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Landlord Blues: Renting out the house from hell

I am using this blog to publish extracts from my third book on the subject of dealing with tenants from hell. The aim of the book and blog is to give people an insight into what the life of a landlord can be like and to provide tips for making landlords’ lives easier. This is done by describing real experiences of our worst-case scenarios. This should help you avoid getting into the same fixes.

Being good by association?
29 May 2014 @ 18:04

Me (11th March):
I don’t like chasing the rent money every month and won’t tolerate late payments. Please pay today and set up a standing order for the 7th of every month.
Okie (08.29, 12th March):
I was not able to reply Rebecca yesterday. My phone has problems. 
Apologies again for the late payment this month. I wanted to discuss this with you when you came on Sunday. I’m actually just depending on my monthly salary for the next couple of months due to a humanitarian investment I was involved with. I would be grateful if you can bear with me for this month and possibly the next 2-3 months as I pay you on 21st, which is my pay day. Apologies as this case is exceptional – I’ve always met the usual date, but this new event kind of tied my hands. Thank you. Okie.
Okie (10.51, 12th March):
Waiting for a reply. Thanks.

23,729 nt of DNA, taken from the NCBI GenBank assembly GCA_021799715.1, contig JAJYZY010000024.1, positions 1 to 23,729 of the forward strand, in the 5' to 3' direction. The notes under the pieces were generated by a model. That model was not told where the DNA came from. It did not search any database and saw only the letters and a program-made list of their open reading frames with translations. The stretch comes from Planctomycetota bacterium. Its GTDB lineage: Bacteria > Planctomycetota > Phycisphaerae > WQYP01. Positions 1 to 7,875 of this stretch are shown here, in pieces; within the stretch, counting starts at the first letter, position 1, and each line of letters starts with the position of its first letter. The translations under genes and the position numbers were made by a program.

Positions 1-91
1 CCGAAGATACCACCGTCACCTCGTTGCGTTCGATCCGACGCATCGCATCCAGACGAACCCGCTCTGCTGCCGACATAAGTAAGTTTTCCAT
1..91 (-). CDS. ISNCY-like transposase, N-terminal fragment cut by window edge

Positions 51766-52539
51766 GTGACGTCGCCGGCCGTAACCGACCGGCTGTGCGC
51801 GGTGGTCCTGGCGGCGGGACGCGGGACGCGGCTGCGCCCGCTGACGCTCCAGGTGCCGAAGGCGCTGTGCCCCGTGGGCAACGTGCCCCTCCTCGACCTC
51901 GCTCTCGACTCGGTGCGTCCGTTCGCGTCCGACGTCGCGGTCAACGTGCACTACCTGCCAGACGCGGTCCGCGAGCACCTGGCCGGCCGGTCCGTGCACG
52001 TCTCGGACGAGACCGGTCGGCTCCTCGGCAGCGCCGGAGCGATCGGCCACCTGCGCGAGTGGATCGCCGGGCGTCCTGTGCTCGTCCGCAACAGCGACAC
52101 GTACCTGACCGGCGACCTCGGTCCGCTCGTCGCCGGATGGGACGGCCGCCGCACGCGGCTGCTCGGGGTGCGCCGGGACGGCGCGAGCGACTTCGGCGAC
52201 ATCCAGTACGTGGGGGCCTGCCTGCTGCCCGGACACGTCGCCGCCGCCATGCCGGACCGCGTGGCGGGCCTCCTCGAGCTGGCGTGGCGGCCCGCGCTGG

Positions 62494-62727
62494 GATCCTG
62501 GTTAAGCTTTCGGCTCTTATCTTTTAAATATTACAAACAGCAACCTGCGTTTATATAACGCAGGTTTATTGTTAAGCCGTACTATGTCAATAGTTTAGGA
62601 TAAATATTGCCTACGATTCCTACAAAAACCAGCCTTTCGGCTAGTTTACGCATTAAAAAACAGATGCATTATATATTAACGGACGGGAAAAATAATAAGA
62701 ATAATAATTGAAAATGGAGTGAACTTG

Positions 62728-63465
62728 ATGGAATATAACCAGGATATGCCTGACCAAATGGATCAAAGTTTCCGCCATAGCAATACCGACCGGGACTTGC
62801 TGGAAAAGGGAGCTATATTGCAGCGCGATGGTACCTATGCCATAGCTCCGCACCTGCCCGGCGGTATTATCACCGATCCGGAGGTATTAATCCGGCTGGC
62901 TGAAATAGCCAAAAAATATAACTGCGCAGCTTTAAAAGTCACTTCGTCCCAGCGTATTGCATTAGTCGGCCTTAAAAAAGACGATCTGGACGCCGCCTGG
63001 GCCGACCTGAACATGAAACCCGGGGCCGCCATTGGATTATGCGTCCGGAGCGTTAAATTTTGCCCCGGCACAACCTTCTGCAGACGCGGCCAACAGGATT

Adrian (10.56, 12th March):
Okie. As u work in a bank u know u should not take on additional financial obligations or take trips away without knowing u can meet your current ones. We have bills to pay on the house and need tenants to pay on time. U seem to be in a pattern of late payments. Please try your best to pay on time.
Okie (10.58, 12th March):
I know  Adrian. It’s not my usual pattern, became a pattern this year only. It’ll stop. My apologies again. Thanks for being understanding. 
How he thought we got on was beyond me. 
'He's got a very different idea of what constitutes a good relationship to what I have,' I commented. 'Considering I've got pester and threaten him every bloody month to pay the rent.'
We would have described him at this point as the least desirable tenant in the house. 
'And he thinks he has power over we choose to live in the house,' Adrian added. 'Trying to get us to refuse someone because he's a fellow Nigerian!'
This was after months of trouble, rent arrears, thousands lost in decoration, with him leaving the heating and lighting on and, as he indicated above, using extra heating again in his room and damaging yet another new vacuum cleaner, and after he didn’t even pay his rent on time.
What I did find fascinating though was Okie's idea that we had a good relationship. He seemed to base this partly on the longevity of our acquaintance (about two years). In fact, we had always been good to him and he had often been dreadful to us. So he thought that the fact that we were good to him and (had to) speak to him politely, made him good.  He became good by association. 
Also, his identity as a ‘Christian’ compounded this self-delusion; maybe he associated with other good people in the Church. As a tenant and as a person, I found him rude (making demands and accusing of us doing things wrong), unreliable (with the rent), dirty (especially in the kitchen and bathroom) and selfish (wasting loads of electricity because he wasn't paying). Had a woman ever moved in, as he would have liked (instead of another big, male Nigerian. Ha!), we would have discovered his other qualities, I’m sure – lecherousness or worse.

 

 



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